CARDIFF, Wales, Dec. 19 (UPI) -- Two-thirds of British motorists say they oppose the government turning off highway lights after midnight, a car insurance expert says.
Gareth Kloet, head of car insurance at Confused.com, a price comparison service in Britain, said the Web site is petitioning the government's Highways Agency to reconsider its 2010 decision to turn off lights on some of the Britain's motorways and streets.
"Our research shows that drivers find driving in the dark a frightening experience and a reduction in motorway and street lighting exaggerates this," Kloet said in a statement. "The safety of road users should still remain top priority -- the government could even consider alternative measures such as energy saving light bulbs to help keep us safe on the roads this winter."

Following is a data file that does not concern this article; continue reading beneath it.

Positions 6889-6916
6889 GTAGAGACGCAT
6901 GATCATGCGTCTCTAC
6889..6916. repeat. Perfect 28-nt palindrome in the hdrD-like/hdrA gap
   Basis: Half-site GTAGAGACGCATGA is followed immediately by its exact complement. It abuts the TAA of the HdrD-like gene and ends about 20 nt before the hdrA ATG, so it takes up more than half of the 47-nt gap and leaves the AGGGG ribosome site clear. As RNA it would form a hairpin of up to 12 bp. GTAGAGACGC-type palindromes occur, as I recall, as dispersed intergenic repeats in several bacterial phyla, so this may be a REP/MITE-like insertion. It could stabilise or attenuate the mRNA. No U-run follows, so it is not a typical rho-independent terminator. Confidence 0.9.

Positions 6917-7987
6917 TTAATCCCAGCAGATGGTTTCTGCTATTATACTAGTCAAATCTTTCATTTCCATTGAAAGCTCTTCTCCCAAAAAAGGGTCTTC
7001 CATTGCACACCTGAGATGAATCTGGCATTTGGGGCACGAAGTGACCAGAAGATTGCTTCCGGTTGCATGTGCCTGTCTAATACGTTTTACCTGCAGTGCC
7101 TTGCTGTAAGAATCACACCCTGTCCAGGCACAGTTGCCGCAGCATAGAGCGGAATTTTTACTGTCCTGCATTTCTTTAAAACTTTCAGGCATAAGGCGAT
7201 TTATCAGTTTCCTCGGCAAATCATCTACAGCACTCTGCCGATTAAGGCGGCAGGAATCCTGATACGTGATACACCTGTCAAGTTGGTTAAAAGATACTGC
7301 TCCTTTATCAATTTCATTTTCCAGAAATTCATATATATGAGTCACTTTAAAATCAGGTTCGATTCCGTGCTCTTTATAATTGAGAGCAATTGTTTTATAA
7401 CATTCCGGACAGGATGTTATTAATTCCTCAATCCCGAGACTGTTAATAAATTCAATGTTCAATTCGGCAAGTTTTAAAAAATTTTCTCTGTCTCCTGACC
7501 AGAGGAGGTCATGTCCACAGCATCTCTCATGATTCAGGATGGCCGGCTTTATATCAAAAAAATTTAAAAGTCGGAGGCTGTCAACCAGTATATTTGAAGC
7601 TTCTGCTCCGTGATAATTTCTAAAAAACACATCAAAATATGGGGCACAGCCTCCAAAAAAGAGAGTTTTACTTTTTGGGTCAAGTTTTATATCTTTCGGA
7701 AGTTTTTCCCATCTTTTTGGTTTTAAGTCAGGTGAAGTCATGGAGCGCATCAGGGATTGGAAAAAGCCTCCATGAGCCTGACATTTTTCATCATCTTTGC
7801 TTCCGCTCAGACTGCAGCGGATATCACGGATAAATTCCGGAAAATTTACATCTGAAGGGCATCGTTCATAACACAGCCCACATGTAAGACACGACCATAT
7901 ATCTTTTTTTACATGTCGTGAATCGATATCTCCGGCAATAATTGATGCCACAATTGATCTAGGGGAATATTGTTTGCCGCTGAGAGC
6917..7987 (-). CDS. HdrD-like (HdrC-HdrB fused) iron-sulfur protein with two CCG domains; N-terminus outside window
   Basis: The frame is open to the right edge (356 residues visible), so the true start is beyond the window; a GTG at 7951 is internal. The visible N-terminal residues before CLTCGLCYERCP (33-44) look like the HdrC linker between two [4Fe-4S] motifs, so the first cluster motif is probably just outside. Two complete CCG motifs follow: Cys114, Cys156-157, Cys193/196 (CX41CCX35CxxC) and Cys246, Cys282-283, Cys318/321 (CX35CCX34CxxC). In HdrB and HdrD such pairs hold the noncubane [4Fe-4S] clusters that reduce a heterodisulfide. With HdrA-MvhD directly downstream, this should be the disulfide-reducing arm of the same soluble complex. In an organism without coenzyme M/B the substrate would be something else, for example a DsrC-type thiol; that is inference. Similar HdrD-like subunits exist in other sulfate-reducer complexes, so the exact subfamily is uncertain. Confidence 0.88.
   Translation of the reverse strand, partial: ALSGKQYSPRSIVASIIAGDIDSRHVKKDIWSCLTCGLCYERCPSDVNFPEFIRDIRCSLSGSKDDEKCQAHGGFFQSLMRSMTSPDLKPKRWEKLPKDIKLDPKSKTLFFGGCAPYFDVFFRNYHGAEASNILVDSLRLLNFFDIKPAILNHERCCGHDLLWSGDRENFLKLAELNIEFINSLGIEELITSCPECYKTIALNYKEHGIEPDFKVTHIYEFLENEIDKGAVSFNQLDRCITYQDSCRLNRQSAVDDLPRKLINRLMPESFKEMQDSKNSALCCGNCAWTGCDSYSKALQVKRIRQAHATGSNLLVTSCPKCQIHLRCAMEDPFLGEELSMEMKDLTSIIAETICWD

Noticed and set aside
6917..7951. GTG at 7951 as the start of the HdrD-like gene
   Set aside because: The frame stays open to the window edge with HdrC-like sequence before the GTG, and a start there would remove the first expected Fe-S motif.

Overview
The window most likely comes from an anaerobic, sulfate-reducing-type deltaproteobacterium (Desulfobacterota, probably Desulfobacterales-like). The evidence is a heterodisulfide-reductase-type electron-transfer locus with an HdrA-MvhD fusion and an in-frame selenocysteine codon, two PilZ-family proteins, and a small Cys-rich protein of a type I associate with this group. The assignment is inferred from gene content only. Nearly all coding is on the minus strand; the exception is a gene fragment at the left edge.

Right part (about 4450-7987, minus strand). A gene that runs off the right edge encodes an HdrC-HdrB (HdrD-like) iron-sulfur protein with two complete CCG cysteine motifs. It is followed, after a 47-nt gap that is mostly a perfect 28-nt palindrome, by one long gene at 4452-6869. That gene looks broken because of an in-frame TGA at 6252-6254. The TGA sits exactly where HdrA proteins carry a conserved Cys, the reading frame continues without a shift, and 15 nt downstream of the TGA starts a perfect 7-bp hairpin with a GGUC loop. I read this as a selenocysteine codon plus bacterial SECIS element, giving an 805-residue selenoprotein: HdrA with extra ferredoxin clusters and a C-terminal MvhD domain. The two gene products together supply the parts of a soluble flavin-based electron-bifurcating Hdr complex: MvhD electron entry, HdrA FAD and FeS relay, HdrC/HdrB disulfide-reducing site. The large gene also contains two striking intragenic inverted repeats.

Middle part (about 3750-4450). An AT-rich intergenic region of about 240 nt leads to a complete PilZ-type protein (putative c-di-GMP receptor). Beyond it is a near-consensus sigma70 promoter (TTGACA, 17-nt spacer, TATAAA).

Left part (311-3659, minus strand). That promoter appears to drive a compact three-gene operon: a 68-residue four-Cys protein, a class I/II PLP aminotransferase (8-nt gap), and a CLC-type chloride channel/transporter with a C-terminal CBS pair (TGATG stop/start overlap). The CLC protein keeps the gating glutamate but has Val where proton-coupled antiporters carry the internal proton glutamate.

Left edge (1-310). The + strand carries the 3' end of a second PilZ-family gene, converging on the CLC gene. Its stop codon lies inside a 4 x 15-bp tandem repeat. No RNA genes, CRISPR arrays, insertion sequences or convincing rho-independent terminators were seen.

The survey of 2,000 British motorists, conducted by OnePoll for Confused.com, indicated 47 percent of drivers said they felt less confident when driving at night -- 20 percent said they were worried about getting tired, 31 percent said they feared not seeing others on the road and 60 percent said feared not seeing signs.
Kloet said research published in the Journal of Sleep Research, said these concerns are justified.
Driving in the dark for 3 hours can make drivers drive as badly as when drunk, with performance standards equating to a driver having 0.08 percent blood alcohol content -- the legal limit in Britain -- while 4.5 hours of "dark driving," increased these levels to 0.10 percent, Kloet said.